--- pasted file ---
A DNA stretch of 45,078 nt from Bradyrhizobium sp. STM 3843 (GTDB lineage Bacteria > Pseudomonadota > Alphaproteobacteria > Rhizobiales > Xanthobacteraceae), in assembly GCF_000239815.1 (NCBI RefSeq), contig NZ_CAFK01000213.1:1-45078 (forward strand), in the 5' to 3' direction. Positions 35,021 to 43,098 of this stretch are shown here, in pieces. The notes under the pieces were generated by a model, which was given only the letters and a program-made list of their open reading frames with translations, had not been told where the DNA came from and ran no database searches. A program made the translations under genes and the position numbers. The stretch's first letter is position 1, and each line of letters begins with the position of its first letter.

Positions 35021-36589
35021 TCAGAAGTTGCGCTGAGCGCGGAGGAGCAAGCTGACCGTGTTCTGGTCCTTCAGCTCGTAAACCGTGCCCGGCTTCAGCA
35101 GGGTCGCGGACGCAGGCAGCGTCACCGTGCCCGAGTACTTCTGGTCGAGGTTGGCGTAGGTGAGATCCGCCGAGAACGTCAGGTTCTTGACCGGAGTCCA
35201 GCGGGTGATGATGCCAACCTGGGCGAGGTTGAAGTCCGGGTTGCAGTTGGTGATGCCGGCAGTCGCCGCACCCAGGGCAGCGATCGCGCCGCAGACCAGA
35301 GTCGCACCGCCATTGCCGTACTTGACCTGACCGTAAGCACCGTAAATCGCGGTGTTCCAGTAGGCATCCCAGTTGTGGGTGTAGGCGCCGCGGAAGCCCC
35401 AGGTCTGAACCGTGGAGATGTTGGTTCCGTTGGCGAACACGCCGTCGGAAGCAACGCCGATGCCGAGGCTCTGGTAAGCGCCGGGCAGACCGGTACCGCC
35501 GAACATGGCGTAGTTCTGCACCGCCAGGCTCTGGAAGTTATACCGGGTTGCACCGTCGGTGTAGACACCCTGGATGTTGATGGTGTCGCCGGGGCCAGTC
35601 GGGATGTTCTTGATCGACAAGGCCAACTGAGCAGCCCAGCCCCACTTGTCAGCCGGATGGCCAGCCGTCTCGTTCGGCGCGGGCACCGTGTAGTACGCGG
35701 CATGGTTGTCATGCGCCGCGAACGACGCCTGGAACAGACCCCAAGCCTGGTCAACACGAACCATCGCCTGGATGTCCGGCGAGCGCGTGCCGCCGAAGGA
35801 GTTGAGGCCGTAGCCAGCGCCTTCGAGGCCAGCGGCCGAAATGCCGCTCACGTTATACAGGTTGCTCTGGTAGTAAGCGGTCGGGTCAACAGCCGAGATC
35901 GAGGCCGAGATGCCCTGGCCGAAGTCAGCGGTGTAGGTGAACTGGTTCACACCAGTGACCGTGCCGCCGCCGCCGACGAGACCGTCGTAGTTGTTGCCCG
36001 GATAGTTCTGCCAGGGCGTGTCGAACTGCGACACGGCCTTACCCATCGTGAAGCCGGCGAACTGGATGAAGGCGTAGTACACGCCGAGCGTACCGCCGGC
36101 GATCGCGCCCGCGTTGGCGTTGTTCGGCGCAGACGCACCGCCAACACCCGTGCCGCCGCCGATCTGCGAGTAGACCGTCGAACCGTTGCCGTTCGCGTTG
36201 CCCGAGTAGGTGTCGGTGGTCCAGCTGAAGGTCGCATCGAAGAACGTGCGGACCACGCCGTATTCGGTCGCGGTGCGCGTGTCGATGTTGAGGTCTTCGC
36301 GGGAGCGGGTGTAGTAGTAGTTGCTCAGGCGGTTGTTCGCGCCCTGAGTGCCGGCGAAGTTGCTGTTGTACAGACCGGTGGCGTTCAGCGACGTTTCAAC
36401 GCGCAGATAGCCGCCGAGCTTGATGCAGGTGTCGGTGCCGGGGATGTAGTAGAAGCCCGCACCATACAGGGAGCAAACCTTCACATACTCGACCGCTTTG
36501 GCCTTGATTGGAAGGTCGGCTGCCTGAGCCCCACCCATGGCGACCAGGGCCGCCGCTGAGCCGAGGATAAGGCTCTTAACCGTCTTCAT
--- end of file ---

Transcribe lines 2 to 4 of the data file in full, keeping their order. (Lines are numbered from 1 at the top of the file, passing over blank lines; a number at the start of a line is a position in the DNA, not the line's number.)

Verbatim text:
Positions 35021-36589
35021 TCAGAAGTTGCGCTGAGCGCGGAGGAGCAAGCTGACCGTGTTCTGGTCCTTCAGCTCGTAAACCGTGCCCGGCTTCAGCA
35101 GGGTCGCGGACGCAGGCAGCGTCACCGTGCCCGAGTACTTCTGGTCGAGGTTGGCGTAGGTGAGATCCGCCGAGAACGTCAGGTTCTTGACCGGAGTCCA